Cask ends for Diageo

Cask ends for Diageo

My earliest high profile job came as a result of networking.

Whilst visiting the new bottling plant at Diageo‘s Leven site with Fife Chamber of Commerce, I met Richard the site manager. I had a chance to tell him about LaserFlair and that I could help with customised engraving jobs that might come up. Within two weeks, he was on the phone asking if I could help with a project.

Top secret!

Richard told me that in a fortnight, a VIP was to open the new bioenergy plant and distillery expansion at the Cameron Bridge Distillery near Leven. He wanted two cask ends to be engraved with the Cameron Brig logo and details about the grand opening.

One cask end was to be hung on the wall at the distillery to commemorate the visit, and the other would be part of an oak cask filled with Cameron Brig whisky. During the opening ceremony, the VIP would ‘hammer in the bung’ of the filled cask. It would then be stored for maturation before being auctioned off for charity. Richard told me that this project was be top secret because of the identity of the VIP.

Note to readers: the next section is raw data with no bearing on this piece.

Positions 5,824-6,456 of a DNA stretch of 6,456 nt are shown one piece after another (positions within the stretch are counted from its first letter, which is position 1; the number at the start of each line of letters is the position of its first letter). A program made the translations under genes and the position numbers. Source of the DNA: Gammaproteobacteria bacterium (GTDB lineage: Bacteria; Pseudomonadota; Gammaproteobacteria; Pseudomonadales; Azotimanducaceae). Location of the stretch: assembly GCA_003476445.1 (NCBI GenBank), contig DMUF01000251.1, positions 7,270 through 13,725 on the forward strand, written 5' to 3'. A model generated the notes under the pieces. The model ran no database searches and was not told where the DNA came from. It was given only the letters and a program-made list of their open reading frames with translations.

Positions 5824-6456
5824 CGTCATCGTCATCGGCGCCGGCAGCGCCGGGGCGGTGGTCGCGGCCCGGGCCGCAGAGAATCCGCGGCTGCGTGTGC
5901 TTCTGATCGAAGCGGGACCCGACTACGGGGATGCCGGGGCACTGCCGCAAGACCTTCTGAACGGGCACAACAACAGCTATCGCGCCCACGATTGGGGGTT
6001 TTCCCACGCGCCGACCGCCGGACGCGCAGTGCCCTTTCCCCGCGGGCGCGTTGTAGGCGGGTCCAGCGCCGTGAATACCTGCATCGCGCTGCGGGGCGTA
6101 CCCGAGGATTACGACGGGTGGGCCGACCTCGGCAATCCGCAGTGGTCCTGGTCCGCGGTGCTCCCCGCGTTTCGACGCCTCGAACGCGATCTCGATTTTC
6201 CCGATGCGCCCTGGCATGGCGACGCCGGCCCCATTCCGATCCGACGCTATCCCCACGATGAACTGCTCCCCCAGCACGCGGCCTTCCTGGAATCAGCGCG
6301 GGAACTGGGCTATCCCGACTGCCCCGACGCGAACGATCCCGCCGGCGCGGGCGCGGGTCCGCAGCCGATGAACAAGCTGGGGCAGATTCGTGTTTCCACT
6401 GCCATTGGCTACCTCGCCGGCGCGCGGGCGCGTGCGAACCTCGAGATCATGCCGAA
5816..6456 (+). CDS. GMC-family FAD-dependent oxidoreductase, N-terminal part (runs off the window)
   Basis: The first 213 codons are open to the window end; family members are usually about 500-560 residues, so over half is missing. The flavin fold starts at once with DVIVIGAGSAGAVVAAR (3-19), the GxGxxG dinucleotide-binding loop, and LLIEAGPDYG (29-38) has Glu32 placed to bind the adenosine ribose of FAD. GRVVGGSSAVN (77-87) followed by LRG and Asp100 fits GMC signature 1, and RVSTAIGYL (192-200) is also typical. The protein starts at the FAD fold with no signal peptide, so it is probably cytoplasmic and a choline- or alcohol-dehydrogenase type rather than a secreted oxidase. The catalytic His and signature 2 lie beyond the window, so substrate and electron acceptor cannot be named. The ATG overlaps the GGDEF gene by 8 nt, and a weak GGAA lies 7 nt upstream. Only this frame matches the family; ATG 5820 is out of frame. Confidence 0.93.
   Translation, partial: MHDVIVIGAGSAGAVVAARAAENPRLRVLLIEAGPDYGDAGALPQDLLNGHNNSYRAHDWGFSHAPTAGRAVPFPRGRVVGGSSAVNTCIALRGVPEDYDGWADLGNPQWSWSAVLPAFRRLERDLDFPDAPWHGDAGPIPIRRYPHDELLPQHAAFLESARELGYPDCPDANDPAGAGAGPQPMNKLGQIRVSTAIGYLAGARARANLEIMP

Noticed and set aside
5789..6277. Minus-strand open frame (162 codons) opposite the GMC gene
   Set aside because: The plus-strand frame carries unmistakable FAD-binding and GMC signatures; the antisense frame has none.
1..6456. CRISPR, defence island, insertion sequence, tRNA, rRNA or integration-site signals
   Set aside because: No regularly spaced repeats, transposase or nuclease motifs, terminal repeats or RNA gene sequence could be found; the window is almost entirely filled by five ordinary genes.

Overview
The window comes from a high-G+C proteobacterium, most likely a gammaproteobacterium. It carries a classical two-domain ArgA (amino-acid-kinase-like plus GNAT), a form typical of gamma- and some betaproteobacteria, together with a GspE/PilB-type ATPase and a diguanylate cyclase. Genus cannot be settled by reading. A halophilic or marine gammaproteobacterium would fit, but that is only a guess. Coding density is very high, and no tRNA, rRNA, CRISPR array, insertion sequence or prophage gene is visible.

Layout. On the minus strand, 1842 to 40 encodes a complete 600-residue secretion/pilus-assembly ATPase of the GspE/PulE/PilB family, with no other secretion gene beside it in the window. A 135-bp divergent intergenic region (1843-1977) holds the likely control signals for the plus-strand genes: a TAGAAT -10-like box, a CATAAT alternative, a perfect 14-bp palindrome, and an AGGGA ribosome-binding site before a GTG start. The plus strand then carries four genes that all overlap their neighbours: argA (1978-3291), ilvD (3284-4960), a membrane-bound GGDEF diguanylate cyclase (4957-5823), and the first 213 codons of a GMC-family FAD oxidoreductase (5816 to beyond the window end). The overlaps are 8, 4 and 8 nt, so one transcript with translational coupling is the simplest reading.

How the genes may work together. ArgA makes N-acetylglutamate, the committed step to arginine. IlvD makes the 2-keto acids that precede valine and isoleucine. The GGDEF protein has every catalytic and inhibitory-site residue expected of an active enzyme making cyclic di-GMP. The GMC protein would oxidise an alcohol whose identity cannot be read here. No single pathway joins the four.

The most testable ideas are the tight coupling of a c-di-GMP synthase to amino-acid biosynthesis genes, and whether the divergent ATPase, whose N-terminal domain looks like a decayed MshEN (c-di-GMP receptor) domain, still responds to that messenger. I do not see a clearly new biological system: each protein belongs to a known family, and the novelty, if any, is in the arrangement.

Cameron Brig artwork proofs

Artwork set up

A week later, one of Richard’s colleagues sent me a copy of the Cameron Brig logo with the wordings to be engraved. Ian also gave me a diagram of how he wanted the engravings to appear on the different cask ends. I sent him proofs that he approved. All the black detail was to be raster (fill in) engraved. The outer green circles represent the cask end diameters and the space between the concentric green circles would be hidden by the cask rims.

hammering in the bung

There was a wee cooper

My next call was from Alan, the cooper from Diageo’s Alloa site. He was making the oak cask for the ceremony and would be present to help the Prime Minister hammer in the bung should he need it! Alan’s in the middle in the photo above with his apprentice to his left.

He wanted to bring the cask ends to the workshop for engraving and asked if he should bring the cask ends varnished or unvarnished. It didn’t make a difference to me, but the finish would look better if the engraved areas were varnished too. He decided that he’d prefer to have them engraved and then varnish the cask on one go. It would be more efficient and time was tight. He came that day, I engraved the cask ends and he picked them up less than 24 hours later.

Everyone was delighted with the engraved cask ends, and the hammering in of the bung went without a hitch.


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